Sacred forests – conservation by tradition
In many regions around the world smaller or bigger forests have been preserved because the local people consider them sacred. They occur throughout the world and share many features, they are a kind of natural conservation area, often a forested hill where the gods are said to reside. All the plants and animals that inhabit the holy hill are seen as either companions of the gods or sacred living things in the gods’ gardens.
Sacred groves are specific forest areas seen as imbued with powers beyond those of humans; home to mighty spirits. They can be sites linked to specific events, sites surrounding temples, burial grounds or cemeteries housing the spirits of ancestors, etc.
Taboos and codes
Access to most sacred forests is restricted (by taboos, codes or custom) to particular activities and members of a community. Gathering, hunting, woodchopping and cultivation are usually strictly prohibited. However often limited collection of fallen wood, fruit from the forest floor, medicinal plant collection, honey collection is permitted.
Sacred groves have survived for many hundreds of years and today act as reservoirs of much local biodiversity. The forest structure is unique, they are representing the least disturbed ‘islands’ of old growth. They make a significant contribution to biodiversity conservation on a number of levels: they contribute to the conservation of threatened forest ecosystems and they protect a large number of endemic or relic plant species.
Sacred groves have served as important reservoirs of biodiversity, preserving unique species of plants, insects, and animals. Sacred and taboo associations attached to particular species of trees, forest groves, mountains, rivers, caves, and temple sites should therefore continue to play an important role in the protection of particular ecosystems by local people. Particular plant species are often used by traditional healers and priests who have a strong interest in the preservation of such sites and ecosystems.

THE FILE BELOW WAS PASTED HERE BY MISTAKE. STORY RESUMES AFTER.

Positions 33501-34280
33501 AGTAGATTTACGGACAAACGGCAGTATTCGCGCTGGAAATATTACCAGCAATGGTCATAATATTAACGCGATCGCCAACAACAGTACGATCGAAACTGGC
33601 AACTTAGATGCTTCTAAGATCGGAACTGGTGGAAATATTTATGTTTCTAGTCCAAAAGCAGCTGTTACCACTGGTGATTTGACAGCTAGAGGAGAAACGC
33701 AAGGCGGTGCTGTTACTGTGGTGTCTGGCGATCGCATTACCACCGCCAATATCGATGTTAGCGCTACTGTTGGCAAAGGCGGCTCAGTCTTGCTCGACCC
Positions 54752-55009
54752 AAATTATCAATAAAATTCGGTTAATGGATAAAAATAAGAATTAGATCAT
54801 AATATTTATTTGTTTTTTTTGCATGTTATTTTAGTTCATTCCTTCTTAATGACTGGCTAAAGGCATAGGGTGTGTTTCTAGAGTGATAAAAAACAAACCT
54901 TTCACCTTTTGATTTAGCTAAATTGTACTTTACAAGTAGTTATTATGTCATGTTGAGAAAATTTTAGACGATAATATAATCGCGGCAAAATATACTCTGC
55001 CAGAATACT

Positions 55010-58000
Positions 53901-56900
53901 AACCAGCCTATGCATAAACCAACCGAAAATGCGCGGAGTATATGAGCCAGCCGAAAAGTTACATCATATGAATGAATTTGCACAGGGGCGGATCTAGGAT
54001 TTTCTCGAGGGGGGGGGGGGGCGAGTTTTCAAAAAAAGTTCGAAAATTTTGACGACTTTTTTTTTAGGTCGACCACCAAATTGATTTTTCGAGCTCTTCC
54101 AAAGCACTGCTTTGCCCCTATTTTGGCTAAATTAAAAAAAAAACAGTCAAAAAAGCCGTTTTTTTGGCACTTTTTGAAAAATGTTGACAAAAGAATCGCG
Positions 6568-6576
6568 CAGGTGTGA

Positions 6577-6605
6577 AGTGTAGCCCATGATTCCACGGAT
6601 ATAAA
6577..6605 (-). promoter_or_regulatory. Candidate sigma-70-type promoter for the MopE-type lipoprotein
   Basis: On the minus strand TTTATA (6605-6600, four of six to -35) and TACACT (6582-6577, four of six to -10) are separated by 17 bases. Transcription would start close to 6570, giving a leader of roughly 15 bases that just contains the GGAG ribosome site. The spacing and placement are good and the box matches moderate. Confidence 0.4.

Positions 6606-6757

Conservation of nature and natural resources has been an important part of traditional life, and preserved mainly in remote rural and indigenous communities in many parts of the world, mostly in Africa and Asia, but they also exist in Europe and the Americas.
These communities consider themselves connected with their biophysical environment in a web of spiritual relationship and consider specific plants, animals, but also rivers and mountains as their ancestors and protect them. The forefathers of these communities were fully aware of the importance and significance of natural resources and the necessity of their conservation for the sustenance of future generations. They lived in harmony with nature and thereby played an important role in conservation of biodiversity.
Sacred forests often have associated myths and taboos on the use of speciﬁc plants and hunting of certain species of animals within the area. These traditions can serve a conservation role because some of the sacred forest fragments represent the sole remaining forests and the last remaining locations with potential for conservation of ﬂora and fauna. For example, church forests in Ethiopia protect some of the last remaining fragments of tropical African mountain forests, while sacred forests on the south-east coast of India are the only remnants of dry evergreen forest habitat .Although sacred forests are often small fragments, they may be the only remaining reservoirs of biological diversity outside protected areas.
Storehouses of biodiversity
Globally, conservation biologists are starting to take note of sacred forests as potential storehouses of biodiversity. For example, many threatened plants in Meghalaya (north-eastern India) are known to be conﬁned to sacred forests which are remnants of climax vegetation. Yet these sites typically have no legal protection; they are managed and protected by local residents.